But the $25 million reward for the world’s most wanted man — Osama bin Laden — could go unclaimed.
Reward money has become an important tactic in the government’s fight against terrorism, given to people who provided “actionable information that put terrorists behind bars or prevented acts of international terrorism worldwide,” according to the government program Rewards for Justice Web site.
But it is possible that bin Laden’s bounty will not go to anyone, since intelligence agencies used many different pieces of information to track down the man.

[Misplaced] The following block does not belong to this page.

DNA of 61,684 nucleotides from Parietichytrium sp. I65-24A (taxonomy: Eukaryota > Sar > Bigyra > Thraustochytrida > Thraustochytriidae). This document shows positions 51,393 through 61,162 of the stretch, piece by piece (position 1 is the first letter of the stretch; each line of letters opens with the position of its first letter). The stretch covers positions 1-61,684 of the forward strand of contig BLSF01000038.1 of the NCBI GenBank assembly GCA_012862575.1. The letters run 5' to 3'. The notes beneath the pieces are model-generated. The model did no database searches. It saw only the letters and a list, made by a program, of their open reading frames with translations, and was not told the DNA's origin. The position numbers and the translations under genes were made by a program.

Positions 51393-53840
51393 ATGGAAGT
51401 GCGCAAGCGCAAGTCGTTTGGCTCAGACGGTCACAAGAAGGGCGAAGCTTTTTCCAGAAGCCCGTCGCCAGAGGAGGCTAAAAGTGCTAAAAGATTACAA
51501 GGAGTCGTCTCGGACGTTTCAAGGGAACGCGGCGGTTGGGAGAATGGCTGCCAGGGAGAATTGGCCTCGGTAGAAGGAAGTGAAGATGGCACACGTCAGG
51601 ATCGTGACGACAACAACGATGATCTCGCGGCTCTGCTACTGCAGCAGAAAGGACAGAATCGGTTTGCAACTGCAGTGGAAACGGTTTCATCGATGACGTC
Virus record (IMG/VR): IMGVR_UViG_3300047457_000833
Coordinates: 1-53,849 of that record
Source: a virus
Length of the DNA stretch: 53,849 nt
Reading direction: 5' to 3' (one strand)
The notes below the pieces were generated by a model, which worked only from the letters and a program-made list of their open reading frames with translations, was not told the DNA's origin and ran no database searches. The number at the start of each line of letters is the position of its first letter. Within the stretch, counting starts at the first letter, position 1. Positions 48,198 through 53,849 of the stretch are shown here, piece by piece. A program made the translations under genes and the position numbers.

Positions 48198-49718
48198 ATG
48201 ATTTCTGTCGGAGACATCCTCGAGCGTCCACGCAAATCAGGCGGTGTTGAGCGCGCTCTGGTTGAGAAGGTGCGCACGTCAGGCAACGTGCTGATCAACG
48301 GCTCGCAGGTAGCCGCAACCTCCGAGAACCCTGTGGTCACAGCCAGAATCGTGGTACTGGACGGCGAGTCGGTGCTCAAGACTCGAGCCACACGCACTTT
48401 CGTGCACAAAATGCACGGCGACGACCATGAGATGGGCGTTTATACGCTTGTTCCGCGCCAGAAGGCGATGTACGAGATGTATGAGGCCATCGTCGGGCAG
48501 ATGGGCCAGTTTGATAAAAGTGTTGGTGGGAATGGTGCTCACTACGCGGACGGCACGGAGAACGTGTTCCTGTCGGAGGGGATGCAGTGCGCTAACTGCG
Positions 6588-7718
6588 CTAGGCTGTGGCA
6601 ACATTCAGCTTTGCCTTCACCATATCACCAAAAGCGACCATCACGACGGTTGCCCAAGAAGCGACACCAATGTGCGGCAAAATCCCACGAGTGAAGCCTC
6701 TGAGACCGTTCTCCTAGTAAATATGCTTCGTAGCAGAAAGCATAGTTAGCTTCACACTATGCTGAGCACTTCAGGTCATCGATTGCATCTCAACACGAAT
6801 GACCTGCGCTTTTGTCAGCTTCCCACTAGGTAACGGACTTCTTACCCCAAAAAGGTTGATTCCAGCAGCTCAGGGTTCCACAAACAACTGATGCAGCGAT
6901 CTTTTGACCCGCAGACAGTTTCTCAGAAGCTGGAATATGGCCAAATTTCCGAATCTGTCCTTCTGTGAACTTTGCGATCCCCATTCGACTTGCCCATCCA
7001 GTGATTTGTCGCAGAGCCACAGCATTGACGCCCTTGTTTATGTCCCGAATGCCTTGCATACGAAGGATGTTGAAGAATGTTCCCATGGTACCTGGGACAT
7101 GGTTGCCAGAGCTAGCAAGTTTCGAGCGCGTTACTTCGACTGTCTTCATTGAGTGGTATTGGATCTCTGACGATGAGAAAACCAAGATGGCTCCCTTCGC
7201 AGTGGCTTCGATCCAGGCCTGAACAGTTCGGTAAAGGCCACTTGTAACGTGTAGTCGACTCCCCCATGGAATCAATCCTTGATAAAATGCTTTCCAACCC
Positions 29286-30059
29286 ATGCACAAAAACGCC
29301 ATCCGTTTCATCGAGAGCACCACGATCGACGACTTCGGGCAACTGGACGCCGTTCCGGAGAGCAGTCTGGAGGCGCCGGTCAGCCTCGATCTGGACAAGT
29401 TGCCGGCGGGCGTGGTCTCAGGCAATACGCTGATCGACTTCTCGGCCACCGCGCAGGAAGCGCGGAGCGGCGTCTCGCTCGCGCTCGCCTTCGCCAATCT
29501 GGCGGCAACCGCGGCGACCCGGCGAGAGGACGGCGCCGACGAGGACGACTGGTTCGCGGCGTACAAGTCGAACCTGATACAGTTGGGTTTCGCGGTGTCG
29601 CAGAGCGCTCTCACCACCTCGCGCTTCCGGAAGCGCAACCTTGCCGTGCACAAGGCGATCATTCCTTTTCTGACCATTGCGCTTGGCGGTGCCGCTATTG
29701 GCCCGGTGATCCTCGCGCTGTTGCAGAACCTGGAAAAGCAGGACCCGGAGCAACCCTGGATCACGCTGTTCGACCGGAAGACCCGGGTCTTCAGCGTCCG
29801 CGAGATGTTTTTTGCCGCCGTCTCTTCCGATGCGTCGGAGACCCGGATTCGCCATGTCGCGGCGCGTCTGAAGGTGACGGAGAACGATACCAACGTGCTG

In 1995, cash payments motivated an informant to go to the U.S. Embassy in Pakistan and turn in terrorist Ramzi Yousef, who helped plan the first World Trade Center bombing.
The largest reward ever paid was a cool $30 million. The bounty was given to one person who provided information on Uday and Qusay Hussein, the sons of Iraqi dictator Saddam Hussein, who were killed in 2003 after a firefight with U.S. forces.
The 30 other terrorists remaining on the most wanted list have an average reward of $5 million.
Another reason bin Laden’s bounty may go unclaimed? Unidentified detainees, some of whom were exposed to interrogation tactics, gave a key piece of the information leading the U.S. to bin Laden. It’s doubtful the government is eager to make a detainee a millionaire any time soon.